POV: Bad Umpiring Hurt Baseball in 2021, Especially in the Playoffs. It’s Time for Change

When it comes to calling balls and strikes, MLB picks umpires based on seniority over performance, a practice that must stop, Questrom professor argues

photo of Nathan Eovaldi of the Boston Red Sox pitching against the Houston Astros in Game 6 of the American League Championship Series at Minute Maid Park in Houston, Texas. The photo is snapped mid-pitch, as he wears a blue Red Sox uniform and blurry fans fill the background. Photo seen through the letters "POV".

Red Sox pitcher Nate Eovaldi appeared to be the victim of a missed third strike call by low-performing umpire Laz Diaz in a key moment in the 2021 playoffs. Photo by Kyodo via AP Images

Baseball

POV: Bad Umpiring Hurt Baseball in 2021, Especially in the Playoffs. It’s Time for Change

When it comes to calling balls and strikes, MLB picks umpires based on seniority over performance, a practice that must stop, Questrom’s Mark Williams says

November 9, 2021
7
Twitter Facebook

The 117th World Series is now behind us, with victory going to the tenacious Atlanta Braves, their first title since 1995. While different teams may win the trophy, one constant remains—bad pitch calling behind home plate. Players and fans deserve better, especially with so much riding on every pitch come playoff time.

After conducting a detailed performance study for the 2021 regular season, analyzing over 353,000 pitches, covering 2,430 games, there were a troubling 29,101 incorrect ball and strike calls made, equating to 12 times per game, or 1.3 per inning. On average, full-time umpires got it wrong 8.3 percent of the time, while younger call-up (substitute) umpires got it wrong 7.9 percent of the time. During the postseason and through the World Series, when the stakes are the highest and every pitch matters the most, Major League Baseball continues to allow second-rate umpires to officiate the biggest moments. The two best teams made it to the 2021 World Series, but unfortunately the best umpires did not. Of the seven umpires chosen, none were ranked in the top 10 for pitch-calling accuracy, and in fact, many ranked in the bottom quartile.

Home plate umpires exert the greatest influence on the game, judging every pitch that’s not hit. For the 2021 season, there were 74 full-time and 25 call-up umpires. The average age of full-time umpires was 49. The youngest (Nic Lentz) was 31 and the oldest (Joe West), 69. Interestingly, when rating pitch-calling performance, younger umpires tended to be higher performers.

Which makes sense, as this demanding job requires strong reflexes, eyesight, and physical stamina. The top-10 ball-strike callers averaged 5 years of experience, whereas the bottom 10 averaged 22 years behind the plate.

Prior to each opening day, MLB assigns 19 crews of four umpires. Based in part on seniority, one umpire is appointed crew chief. Crews work each game, assuming one of four field positions (except for the World Series, when seven umps are utilized). Though it seems counterintuitive, each game, crew members rotate positions clockwise—from base umpire to home plate duties—regardless of their pitch-calling ability. This is a major flaw, since we know that MLB umpires are not equal in their ball-strike accuracy. Some are better at field positions and others are best behind the plate. This rotation approach is relatively new. In the earlier days of the sport, there was specialization, and home plate duties were the purview of the most experienced umpires.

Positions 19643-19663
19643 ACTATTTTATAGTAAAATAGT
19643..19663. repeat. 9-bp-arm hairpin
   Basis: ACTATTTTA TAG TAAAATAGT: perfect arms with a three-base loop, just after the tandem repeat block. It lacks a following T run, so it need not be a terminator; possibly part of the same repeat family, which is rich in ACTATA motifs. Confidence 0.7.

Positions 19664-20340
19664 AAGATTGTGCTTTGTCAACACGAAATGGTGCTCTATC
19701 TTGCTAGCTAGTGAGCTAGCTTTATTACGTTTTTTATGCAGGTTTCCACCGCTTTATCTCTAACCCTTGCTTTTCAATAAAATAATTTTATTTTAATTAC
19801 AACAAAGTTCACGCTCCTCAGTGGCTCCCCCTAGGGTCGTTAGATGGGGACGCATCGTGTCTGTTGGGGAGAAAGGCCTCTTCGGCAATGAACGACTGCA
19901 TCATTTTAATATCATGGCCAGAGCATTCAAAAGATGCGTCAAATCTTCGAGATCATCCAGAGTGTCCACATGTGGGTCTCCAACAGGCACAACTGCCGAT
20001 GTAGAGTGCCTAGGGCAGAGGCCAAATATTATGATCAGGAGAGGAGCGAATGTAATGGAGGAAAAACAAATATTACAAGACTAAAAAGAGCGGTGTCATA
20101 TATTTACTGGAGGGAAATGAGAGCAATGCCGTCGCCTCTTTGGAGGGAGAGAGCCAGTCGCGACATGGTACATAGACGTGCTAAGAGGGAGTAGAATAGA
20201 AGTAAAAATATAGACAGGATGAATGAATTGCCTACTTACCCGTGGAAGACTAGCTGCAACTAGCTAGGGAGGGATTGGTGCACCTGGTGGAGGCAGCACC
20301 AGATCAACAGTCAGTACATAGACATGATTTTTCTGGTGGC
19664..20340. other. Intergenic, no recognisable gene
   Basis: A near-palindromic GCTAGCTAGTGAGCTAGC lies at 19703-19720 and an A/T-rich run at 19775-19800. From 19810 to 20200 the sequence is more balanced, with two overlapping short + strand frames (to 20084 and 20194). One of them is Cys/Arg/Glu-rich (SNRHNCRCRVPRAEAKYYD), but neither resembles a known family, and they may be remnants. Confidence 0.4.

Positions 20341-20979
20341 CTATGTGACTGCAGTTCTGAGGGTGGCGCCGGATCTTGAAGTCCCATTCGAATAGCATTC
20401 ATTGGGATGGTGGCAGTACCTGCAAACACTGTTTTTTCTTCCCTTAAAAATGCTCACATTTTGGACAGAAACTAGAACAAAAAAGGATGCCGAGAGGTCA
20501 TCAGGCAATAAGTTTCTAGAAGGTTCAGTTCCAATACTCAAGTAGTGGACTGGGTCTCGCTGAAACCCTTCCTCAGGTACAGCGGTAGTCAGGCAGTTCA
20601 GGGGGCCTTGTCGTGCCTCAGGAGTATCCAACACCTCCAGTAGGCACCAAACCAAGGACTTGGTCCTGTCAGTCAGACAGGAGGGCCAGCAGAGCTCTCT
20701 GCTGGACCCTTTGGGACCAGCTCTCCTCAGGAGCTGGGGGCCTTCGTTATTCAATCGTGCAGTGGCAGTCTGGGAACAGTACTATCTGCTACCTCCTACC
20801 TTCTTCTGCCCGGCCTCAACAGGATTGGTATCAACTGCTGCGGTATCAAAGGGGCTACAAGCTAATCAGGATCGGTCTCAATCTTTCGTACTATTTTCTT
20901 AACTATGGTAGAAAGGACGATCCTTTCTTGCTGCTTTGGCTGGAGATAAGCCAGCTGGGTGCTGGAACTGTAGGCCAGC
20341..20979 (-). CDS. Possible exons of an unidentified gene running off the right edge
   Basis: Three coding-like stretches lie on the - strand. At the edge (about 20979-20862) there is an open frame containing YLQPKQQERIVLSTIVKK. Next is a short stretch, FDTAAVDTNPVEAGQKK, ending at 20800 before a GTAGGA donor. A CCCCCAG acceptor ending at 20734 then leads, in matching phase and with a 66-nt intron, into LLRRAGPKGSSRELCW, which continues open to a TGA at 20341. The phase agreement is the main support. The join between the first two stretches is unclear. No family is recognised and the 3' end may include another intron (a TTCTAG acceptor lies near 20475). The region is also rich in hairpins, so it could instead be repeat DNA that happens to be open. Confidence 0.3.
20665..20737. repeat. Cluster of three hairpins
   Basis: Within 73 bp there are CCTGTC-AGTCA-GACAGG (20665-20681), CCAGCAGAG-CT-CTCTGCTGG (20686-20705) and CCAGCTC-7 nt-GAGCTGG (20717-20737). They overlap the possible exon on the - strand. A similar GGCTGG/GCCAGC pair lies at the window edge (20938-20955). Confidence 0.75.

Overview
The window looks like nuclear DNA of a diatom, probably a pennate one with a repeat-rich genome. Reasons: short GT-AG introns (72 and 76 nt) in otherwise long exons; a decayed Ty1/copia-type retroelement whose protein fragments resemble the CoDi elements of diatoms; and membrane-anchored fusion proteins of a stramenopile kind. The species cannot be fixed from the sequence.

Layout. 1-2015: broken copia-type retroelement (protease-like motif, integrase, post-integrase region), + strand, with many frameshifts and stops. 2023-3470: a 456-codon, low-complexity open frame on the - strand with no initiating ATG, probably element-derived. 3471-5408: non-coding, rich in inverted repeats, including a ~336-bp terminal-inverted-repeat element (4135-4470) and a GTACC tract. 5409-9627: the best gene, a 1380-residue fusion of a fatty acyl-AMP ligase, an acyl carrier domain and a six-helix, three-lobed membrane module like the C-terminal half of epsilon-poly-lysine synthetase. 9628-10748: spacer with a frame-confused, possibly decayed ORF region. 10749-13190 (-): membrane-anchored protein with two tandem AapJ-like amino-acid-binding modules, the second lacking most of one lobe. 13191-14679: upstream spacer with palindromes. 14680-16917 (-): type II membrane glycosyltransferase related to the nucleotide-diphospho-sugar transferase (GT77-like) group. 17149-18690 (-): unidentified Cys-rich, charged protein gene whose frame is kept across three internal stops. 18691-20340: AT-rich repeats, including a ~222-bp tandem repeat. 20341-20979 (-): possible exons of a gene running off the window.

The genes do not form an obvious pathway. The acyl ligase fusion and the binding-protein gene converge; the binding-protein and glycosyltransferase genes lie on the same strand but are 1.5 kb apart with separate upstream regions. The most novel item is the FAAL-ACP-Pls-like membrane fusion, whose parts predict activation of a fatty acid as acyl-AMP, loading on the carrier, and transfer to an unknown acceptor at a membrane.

Last season, full-time umpires, on average, worked the plate 26 times and judged 3,840 pitches each, while call-up umps, on average, worked the plate 19 times and each judged 2,766 pitches; collectively, these umpires made over 29,000 bad calls. For this work, senior umpires can make $450,000 or more—not including the perks of postseason work.

Each year, the ball-strike calling of the top umpires continues to get stronger. However, the problem is that the lower performers are allowed to continue to work the plate. At some point, just like athletes, plate umpires hit their peak. Yet this reality appears to be ignored by MLB.


If pitch-calling accuracy demonstrated over the course of the regular season is not the primary criteria for working the big game, then what is?
Mark T. Williams

There is a stark difference between the very top and very bottom performers. Here is one example: Tripp Gibson, age 40, who won UmpScores 2021 Umpire of the Year award, had an impressive regular season bad call ratio of only 6.43 percent, missing under nine calls per game. But, at the other end of the spectrum, Ed Hickox, age 59, had a bad call ratio of 10.82 percent, missing a staggering 16.3 calls per game, almost twice as many as Gibson. Why is that sizable error rate acceptable to MLB?

These two individuals are not outliers. When comparing the top and bottom 10 pitch callers, a deep accuracy divide remains. For 2021, the top 10 (average age 36) made bad calls only 6.89 percent of the time, or 9.8 per game. The bottom 10 (average age 56) made bad calls 10 percent of the time, or 14.71 per game. This staggering 45 percent swing in accuracy reinforces the fact that it matters who is behind home plate.

Bad plate calls also tilt the advantage to the pitcher or to the batter. Among MLB umpires, not only is there extreme variability in pitch-calling accuracy, certain umpires are notoriously bad at ball-strike calling during critical-count situations, such as 3-2, 2-2, 3-0, 0-2, and 1-2.

One bad plate call can dramatically change offensive opportunities. For example, on a 1-1 count, batters tend to hit .332, but on a 1-2 count, this advantage drops to .160. On an 0-2 count, the advantage drops to .156, which is why batters attempt to avoid two strike situations. When umpires make ball-strike errors, game odds and outcomes change.

Just ask Boston Red Sox ace pitcher Nate Eovaldi. During the critical game 4 of the American League playoffs between the Houston Astros and the Red Sox, plate official Laz Diaz missed an astonishing 21 ball-strike calls. In a key moment, Eovaldi was facing batter Jason Castro with two on and two outs, with the Red Sox holding a 2-1 series lead and home park advantage. The batter count was 1-2 (advantage to the pitcher), Eovaldi threw a curve ball for a strike that would have ended the inning, tied 2-2. Instead, Diaz called it a ball and two pitches later Castro hit a run-scoring single that blew the game wide open. Ultimately, the Red Sox also lost the series and a chance to advance to the Fall Classic.